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Farmed Animals

This visual resource provides extensive facts and stats about farmed animal ethology, consumer opinions, the scale of the industry, environmental impacts, and more.

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Food production kills billions of land animals each year — a number that stretches into the trillions if we include animals from our rivers, lakes, and oceans. That’s more than all other forms of animal use combined, and many, many times the entire human population of our planet. This exclusive Faunalytics Fundamental demonstrates the scope of animal agriculture and aquaculture using the latest and best data and provides information to support people working toward solutions. 

Meet the Animals

Humans consume some amazing animals: fishes have great memories; chickens think about their future; pigs can play video games; and cows love to jump and play in the sunshine. The evidence is clear: the animals we eat are capable of thinking, feeling, and suffering just like cats, dogs, and humans. Meet the animals below and follow the links to read more… we’re only scratching the surface of what makes these animals unique, sentient, and deserving of their own freedom.


Fishes experience positive and negative emotional states, similar to mammals and other animals.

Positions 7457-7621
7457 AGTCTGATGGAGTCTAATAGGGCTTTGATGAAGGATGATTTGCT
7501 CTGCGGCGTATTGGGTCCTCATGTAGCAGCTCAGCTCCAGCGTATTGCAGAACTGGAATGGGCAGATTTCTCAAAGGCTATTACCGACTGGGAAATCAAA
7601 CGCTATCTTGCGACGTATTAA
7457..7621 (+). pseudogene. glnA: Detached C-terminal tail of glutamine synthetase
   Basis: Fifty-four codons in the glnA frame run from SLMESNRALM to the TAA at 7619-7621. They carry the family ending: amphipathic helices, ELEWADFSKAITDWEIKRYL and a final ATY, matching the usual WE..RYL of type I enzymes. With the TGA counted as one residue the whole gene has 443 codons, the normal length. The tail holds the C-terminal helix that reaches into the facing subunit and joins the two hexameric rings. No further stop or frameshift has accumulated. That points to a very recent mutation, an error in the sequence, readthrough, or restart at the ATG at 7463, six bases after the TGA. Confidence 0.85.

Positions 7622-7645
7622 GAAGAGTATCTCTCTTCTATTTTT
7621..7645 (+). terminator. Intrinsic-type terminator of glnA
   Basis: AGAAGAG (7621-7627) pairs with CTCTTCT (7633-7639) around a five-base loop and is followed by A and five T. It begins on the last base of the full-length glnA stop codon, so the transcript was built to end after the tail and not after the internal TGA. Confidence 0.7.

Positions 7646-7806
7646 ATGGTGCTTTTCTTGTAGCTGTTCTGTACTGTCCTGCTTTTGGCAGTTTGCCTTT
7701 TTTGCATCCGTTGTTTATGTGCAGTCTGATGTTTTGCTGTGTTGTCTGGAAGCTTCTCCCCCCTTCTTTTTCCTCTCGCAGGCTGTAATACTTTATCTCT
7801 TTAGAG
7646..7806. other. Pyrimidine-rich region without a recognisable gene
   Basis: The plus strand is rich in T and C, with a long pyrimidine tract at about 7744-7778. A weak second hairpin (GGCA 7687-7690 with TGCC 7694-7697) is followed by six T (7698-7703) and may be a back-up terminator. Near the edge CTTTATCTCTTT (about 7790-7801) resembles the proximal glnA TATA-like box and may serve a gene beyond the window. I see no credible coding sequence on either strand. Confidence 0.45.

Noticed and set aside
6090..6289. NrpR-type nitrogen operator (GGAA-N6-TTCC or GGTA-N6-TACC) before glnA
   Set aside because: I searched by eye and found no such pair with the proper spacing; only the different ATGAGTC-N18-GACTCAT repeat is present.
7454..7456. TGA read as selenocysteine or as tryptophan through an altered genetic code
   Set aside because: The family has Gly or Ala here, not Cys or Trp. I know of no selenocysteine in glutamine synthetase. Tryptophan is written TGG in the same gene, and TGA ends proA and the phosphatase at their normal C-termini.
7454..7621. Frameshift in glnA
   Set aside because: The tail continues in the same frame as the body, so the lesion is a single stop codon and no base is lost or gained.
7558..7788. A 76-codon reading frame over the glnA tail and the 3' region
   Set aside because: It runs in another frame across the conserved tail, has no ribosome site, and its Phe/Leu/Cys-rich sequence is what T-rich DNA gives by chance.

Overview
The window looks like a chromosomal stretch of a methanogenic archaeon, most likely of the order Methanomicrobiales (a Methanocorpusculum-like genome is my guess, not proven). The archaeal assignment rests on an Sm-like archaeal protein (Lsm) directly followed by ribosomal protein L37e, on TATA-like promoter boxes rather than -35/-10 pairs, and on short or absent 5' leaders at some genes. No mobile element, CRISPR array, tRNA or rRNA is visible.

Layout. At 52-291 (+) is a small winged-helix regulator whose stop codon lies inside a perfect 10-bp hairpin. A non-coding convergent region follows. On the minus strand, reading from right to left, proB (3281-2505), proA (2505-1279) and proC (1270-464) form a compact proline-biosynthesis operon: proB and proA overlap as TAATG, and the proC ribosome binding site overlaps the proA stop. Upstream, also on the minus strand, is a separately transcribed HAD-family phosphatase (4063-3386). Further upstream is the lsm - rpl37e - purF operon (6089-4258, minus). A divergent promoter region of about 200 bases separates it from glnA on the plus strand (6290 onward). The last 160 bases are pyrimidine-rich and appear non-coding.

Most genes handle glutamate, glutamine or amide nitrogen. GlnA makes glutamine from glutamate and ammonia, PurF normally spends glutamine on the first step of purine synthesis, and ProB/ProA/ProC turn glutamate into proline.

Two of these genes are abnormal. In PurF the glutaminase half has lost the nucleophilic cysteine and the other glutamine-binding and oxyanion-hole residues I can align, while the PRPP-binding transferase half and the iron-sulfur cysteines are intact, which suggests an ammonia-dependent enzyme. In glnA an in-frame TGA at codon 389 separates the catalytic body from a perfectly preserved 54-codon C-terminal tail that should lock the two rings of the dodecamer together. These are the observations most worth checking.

• Playing & Petting – Some species of fishes like to play games, and even be “petted” by humans
  • All In The Family – Fishes pass down cultural knowledge from generation to generation
  • Memories For Life – Some species of fishes that “match or exceed” other vertebrates


Pigs are said to be more intelligent than three year old humans.

  • Lovers Of Playtime – Pigs can learn to play video games and enjoy playing with toys
  • Good Communicators – Pigs use a wide range of oinks, grunts, and squeals to communicate with each other
  • Get Smart – Pigs will outsmart each other using tricks to gain a temporary food advantage


Chickens have strong individual personalities and form lasting friendships.

  • Looking Ahead – Chickens anticipate the future and adjust their behavior to plan for it
  • Surprisingly Smart – Chickens show more intelligence than cats and dogs on some tests
  • Sensitive & Feeling – Chickens demonstrate empathy and recognize stress in other chickens